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A bus rapid-transit station is shown at the University of Johannesburg in Auckland Park, Johannesburg. Picture: SOWETAN
A bus rapid-transit station is shown at the University of Johannesburg in Auckland Park, Johannesburg. Picture: SOWETAN

It is common sense that central to a well-functioning economy is the effective facilitation of the movement and transport of people and goods. There is a positive correlation between efficiency, accessibility, affordability of transport infrastructure, improved services and economic activity.

Mobility options are integral for consumers to access education and healthcare, and for job seekers looking for employment. Increased efficient public transport systems facilitate and make it easier for commuters to move from place to place.

We cannot ignore the effects of high technology-driven solutions that have influenced, and will continue to influence the developmental aspects of society in general and transport systems in particular.

We have witnessed major shifts in the transport system over the last decade or so with the enhancements of internet and mobile technology. Online bookings, mapping of transport itineraries, passenger information displayed on personal mobile devices, introduction of e-hailing companies and similar services are all based on technology and have significantly influenced advancements in the transport sector.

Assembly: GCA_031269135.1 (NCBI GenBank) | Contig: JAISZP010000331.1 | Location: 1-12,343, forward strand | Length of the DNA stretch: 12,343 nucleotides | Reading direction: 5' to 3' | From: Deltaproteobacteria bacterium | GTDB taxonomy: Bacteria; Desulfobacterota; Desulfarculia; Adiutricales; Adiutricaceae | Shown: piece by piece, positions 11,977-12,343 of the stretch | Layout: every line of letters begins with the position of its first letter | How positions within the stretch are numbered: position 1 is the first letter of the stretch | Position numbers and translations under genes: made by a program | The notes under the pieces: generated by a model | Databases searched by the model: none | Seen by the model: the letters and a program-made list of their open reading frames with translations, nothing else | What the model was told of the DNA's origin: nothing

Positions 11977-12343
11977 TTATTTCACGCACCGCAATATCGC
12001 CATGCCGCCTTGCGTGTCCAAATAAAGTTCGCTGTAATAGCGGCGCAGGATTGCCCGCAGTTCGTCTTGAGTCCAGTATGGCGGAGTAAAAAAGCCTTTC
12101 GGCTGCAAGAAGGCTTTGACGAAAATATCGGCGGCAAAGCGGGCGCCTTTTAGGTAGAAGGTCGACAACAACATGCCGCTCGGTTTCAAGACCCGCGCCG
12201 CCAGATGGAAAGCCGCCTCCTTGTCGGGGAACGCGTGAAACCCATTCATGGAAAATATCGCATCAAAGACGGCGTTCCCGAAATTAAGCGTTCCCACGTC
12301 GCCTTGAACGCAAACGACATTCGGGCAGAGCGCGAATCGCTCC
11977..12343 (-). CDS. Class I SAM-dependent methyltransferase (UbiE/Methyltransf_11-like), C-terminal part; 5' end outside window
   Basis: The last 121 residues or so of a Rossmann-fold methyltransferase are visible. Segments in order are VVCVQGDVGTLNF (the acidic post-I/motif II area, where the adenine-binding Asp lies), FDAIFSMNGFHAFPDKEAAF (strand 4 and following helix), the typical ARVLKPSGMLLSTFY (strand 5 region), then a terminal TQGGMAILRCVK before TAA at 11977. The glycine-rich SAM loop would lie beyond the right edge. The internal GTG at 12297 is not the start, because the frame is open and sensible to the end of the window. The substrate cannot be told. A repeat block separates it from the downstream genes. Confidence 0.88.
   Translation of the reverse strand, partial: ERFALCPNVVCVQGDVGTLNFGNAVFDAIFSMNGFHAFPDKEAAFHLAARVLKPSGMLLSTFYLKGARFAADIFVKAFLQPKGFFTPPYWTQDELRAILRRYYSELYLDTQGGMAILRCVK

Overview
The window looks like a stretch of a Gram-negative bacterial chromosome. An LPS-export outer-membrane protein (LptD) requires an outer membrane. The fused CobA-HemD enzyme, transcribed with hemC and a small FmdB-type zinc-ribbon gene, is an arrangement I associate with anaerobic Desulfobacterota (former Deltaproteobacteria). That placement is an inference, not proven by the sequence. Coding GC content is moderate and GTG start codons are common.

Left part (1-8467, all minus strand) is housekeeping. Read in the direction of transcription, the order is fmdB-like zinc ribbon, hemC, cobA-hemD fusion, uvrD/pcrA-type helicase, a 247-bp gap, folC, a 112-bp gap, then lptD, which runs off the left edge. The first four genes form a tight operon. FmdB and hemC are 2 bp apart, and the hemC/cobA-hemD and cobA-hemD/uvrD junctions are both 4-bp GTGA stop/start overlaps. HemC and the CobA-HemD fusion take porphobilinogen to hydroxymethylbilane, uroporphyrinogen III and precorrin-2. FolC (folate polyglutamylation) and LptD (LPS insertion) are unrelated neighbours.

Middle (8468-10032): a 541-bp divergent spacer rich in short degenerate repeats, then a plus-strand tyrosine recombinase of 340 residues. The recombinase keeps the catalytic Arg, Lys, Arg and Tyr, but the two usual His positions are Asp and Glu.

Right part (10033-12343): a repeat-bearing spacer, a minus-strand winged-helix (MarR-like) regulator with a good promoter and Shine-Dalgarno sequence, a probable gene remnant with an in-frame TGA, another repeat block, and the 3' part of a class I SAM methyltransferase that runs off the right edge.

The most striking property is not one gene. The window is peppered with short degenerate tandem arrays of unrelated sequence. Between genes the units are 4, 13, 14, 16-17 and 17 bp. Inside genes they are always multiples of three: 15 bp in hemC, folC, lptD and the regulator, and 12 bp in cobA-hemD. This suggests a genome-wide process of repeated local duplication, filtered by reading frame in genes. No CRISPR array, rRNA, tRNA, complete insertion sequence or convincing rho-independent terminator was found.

Despite the latter we would be remiss to ignore the often high cost of these offerings, and this is further exacerbated by an environment where consumers desperately need affordable transport options. Against the backdrop of the real need for affordable mobility and the influence of technology on transport, the introduction of the bus rapid transit (BRT) service in SA could be perceived merely as a conventional bus transport service in major metropolitans using exclusive lanes. However, as much as it may be a bus transport service in its core, the service has been based on the establishment of a comprehensive passenger service system, including advanced technology solutions.

Urban bus services have been present around the world for decades, together with other public transport modes such as light rail, trolley buses and urban rail, together with informal options such as the ubiquitous minibus taxis. What is perhaps less obvious is that traditional public transport modes and services have often been developed in isolation rather than in a comprehensively integrated manner. Regrettably, the outcome has been depressed service efficiencies conjoined with suboptimal travel experiences by commuters.

The planning and implementation of the BRT service in SA has been part of the National Public Transport Strategy adopted in 2007 and was intended to develop the ultimate Integrated Public Transport Networks (IPTN) across the country. The aim was to prioritise 12 urban areas, including large metropolitan areas such as Johannesburg, Pretoria and Cape Town, as well as medium-sized cities such as Rustenburg, Polokwane and Mangaung.